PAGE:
July 15, 2020

Volume X, Number 197

July 14, 2020

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July 13, 2020

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Clarity at Last in French Unfair Dismissal Cases

Employers are relieved! One of the most talked-about provisions of the Macron ordinances has been confirmed as valid by the French Court of Cassation (Supreme Court). The cap on compensation for unfair dismissal, which was contested by several industrial tribunals, was confirmed as consistent with international texts ratified by France.

Since the ordinances reforming the Labour Code at the end of 2017, the cap has been set between one and twenty months’ gross salary, depending on seniority. Previously, judges were free to set the amounts which made tribunal litigation an uncertain business for both employers and employees. The “new” rules, now confirmed as binding, allow both sides a much greater ability to assess the commercial merits of particular causes of action and settlement offers made or received. There was also a six-month salary minimum for employees with more than two years’ service in a company with more than ten employees which has now been discontinued.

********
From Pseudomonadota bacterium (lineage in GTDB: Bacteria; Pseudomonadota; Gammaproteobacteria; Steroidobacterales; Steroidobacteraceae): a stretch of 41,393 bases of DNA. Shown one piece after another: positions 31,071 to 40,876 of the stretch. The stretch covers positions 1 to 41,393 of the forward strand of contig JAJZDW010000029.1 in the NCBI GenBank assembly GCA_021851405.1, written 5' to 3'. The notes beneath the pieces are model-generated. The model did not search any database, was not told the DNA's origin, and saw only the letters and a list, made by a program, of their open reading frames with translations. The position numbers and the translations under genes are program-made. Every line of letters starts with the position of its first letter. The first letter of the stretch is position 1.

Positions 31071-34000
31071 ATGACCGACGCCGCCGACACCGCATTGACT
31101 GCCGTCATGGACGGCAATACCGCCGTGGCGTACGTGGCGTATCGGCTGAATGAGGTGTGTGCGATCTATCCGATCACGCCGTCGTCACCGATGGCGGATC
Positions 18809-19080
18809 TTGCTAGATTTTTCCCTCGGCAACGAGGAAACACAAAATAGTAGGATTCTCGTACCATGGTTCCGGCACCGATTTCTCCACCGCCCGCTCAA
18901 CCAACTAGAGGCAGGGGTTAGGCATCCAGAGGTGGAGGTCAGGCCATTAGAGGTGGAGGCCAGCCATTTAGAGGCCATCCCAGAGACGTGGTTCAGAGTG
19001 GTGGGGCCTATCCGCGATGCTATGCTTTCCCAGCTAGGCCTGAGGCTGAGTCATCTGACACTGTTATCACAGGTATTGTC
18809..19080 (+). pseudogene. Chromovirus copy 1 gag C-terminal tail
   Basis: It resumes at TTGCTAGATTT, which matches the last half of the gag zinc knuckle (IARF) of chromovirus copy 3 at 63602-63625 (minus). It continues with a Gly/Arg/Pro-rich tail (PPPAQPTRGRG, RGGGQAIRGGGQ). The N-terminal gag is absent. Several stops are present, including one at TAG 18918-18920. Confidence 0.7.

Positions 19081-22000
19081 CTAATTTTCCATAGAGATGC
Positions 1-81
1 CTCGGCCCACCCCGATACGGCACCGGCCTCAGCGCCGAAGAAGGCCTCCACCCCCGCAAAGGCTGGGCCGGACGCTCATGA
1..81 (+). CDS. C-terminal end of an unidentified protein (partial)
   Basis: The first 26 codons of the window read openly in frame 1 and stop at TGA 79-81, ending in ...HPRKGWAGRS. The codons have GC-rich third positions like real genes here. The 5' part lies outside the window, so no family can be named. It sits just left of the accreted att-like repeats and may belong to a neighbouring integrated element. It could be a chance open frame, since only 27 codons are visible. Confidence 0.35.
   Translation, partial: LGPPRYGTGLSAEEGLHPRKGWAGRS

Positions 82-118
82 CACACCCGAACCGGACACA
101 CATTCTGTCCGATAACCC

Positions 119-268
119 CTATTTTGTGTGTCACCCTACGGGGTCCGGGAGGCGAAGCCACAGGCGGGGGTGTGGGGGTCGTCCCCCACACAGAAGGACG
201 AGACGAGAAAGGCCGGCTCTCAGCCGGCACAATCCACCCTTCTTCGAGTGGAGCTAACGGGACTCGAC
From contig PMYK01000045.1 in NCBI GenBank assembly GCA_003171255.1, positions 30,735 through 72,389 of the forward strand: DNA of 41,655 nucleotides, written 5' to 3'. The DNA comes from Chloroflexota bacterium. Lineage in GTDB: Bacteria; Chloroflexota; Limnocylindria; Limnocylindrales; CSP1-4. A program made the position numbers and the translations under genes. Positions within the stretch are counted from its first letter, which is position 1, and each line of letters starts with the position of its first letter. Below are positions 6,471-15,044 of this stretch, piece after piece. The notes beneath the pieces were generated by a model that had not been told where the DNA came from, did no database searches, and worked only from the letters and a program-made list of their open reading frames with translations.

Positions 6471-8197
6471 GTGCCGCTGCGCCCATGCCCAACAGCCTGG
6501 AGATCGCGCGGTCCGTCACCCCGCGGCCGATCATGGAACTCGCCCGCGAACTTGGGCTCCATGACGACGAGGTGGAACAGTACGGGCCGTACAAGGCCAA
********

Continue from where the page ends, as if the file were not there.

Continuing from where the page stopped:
© Copyright 2020 Squire Patton Boggs (US) LLPNational Law Review, Volume IX, Number 200


About this Author

Pauline Pierce, France, Squire Patton Boggs, Labor Counseling Lawyer, Restructuring projects attorney

Pauline joined the Paris office of Squire Patton Boggs in January 2012. Previously, she worked for 10 years in the Labor and Employment team of a large American firm.

Her practice both in counseling and litigation includes coordinating the transfer of employees in merger and acquisition transactions, assisting with restructuring projects, advising companies on hiring and terminations and disciplinary measures, election of personnel representatives, policies, data protection, stock option plans, European and international transfer of employees....

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